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Endangered baby cranes thriving at Conservation Centre

Endangered baby cranes thriving at Conservation Centre

The grey crowned crane is listed on the International Union for Conservation of Nature (IUCN) as an endangered species which means it is facing a very high risk of extinction in the wild.

 

Scottburgh, South Africa – The Scottburgh-based Crocworld Conservation Centre has once again demonstrated its commitment to a sustainable natural environment with its successful hatching and rearing of two endangered grey crowned cranes.

“The successful breeding of these grey crowned cranes is a first for Crocworld Conservation Centre,” said Martin Rodrigues, Crocworld Conservation Centre Manager.

“The centre has had an adult pair for the past five years, and we are really excited about the progress being made by these two. They have already grown remarkably well.”

The two grey crowned (or lesser crowned) cranes joined the Crocworld Conservation Centre family in March of this year.

The centre currently has two of the three crane species – blue crane among them – endemic to South Africa. Following the successful breeding programmes of both the blue crane and the grey crowned crane species, the centre now hopes to start a breeding programme for the wattled crane – South Africa’s most endangered crane species.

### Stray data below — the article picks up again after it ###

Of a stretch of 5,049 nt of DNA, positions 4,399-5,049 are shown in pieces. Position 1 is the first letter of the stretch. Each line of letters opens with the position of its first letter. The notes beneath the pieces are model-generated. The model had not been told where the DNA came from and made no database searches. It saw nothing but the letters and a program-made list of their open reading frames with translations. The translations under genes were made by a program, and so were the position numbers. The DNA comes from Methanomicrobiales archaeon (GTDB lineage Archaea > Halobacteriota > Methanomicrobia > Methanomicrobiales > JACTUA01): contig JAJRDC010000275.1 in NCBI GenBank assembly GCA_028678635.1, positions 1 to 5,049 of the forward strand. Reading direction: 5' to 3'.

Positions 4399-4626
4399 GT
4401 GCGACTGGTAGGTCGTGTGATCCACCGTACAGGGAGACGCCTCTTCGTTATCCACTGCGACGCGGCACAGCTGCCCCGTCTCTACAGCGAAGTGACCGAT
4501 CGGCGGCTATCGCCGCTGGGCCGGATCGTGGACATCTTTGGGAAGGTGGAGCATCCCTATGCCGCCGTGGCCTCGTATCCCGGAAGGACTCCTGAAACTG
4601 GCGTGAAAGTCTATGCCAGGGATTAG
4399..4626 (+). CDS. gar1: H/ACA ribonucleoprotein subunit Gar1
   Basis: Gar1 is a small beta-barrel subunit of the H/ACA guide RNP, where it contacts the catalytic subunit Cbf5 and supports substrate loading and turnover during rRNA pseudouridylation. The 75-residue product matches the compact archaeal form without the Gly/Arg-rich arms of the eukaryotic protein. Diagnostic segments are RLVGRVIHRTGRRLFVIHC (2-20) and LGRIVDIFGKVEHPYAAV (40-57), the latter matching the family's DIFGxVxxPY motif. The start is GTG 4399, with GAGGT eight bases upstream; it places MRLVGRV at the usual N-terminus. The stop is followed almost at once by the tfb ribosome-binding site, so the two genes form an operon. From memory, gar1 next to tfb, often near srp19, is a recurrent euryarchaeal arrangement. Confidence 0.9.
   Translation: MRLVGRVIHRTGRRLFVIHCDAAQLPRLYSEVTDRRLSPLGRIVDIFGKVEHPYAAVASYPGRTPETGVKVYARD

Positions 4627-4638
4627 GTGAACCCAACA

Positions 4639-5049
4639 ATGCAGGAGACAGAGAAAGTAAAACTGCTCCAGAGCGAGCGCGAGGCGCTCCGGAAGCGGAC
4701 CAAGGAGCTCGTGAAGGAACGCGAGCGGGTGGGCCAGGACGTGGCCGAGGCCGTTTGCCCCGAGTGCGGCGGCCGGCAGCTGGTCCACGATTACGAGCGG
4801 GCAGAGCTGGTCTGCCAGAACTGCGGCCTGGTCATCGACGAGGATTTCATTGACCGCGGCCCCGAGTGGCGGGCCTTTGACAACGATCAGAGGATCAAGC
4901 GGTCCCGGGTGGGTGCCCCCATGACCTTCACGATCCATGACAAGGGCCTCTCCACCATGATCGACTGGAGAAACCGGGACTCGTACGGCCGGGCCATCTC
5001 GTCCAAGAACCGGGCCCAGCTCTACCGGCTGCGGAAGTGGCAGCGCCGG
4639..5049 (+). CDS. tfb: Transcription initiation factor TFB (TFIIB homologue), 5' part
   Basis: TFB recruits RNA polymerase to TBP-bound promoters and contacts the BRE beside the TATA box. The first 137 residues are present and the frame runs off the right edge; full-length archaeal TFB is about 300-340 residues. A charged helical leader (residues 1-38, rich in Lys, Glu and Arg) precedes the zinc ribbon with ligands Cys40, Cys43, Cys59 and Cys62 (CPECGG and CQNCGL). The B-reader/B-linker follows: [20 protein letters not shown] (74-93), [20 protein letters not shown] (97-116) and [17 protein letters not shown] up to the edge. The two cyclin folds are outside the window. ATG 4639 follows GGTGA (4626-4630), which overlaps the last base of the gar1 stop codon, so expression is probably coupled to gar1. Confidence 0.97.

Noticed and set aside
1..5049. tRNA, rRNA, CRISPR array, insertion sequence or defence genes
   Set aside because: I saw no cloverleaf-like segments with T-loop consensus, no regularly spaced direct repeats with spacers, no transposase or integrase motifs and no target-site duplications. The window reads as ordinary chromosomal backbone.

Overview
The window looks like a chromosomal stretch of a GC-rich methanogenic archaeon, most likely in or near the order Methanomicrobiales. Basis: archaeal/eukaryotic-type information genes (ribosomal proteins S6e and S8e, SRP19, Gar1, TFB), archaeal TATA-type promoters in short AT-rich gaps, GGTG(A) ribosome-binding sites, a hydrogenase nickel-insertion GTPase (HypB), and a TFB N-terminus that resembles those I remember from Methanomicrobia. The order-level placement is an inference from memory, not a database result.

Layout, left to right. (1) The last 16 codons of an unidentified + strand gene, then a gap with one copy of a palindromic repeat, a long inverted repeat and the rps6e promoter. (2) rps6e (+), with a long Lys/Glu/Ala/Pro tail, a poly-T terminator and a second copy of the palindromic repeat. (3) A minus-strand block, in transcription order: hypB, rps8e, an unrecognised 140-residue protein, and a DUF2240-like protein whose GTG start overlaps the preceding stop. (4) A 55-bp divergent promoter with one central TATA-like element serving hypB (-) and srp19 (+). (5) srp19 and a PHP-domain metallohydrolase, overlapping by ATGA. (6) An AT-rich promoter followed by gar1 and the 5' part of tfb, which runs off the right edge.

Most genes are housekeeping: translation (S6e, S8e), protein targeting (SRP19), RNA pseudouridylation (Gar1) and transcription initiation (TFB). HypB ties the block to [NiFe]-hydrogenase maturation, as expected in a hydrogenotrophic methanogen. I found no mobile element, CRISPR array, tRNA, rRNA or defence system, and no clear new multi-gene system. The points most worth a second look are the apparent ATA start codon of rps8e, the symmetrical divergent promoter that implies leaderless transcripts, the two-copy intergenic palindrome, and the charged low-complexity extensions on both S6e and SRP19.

The grey crowned crane is listed on the International Union for Conservation of Nature (IUCN) as an endangered species which means it is facing a very high risk of extinction in the wild. They are protected by law in South Africa, and conservation efforts – such as Crocworld Conservation Centre’s– are in place to ensure the survival of the species.

Interesting Facts about Grey Crowned Cranes:

  • They are found in grassland and wetland areas of the eastern and southern African regions.
  • Unlike other cranes, Grey Crowned Cranes usually roost in trees.
  • Their courting involves dancing – a nuptial dance – to attract a mate which involves a range of bobs, bows, jumps and calls made by inflating the gular sack.
  • Breeding peaks from December to February in response to rainfall.
  • The breeding pairs mate for life.
  • They share their parental duties, so the male and the female both help to build the nest, incubate the egg, and care for the young.
  • They lay between two and five eggs at a time, and eggs hatch 28 to 31 days after they’re laid.
  • The chicks are ‘precocial’ which means they can run as soon as they hatch. Within 12 hours ,they can swim and float.
  • Standing at more than a metre tall, with a wingspan of more than two metres, grey crowned cranes are giants of the bird world.
  • They’re omnivores – eating both plants and animals – and their diet usually consists of plants, grain, insects, snakes and small fish.
  • The wild crane lives for 22 years on average but some reports indicate they could live for up to 60 years in captivity.

Crocworld Conservation Centre was established to connect residents with nature, and encourage people to embrace environmental sustainability as part of a lifestyle. This is achieved through breeding and rehabilitation programmes, as well as educational talks and tours that introduce visitors to the local wildlife and biosphere.

Visitors can get the chance to view the newest grey crowned crane additions and numerous other birdlife, wildlife and plant life at Crocworld Conservation Centre. For more information, visit www.crocworld.co.za


Sources: Scottburgh-based Crocworld Conservation Centre
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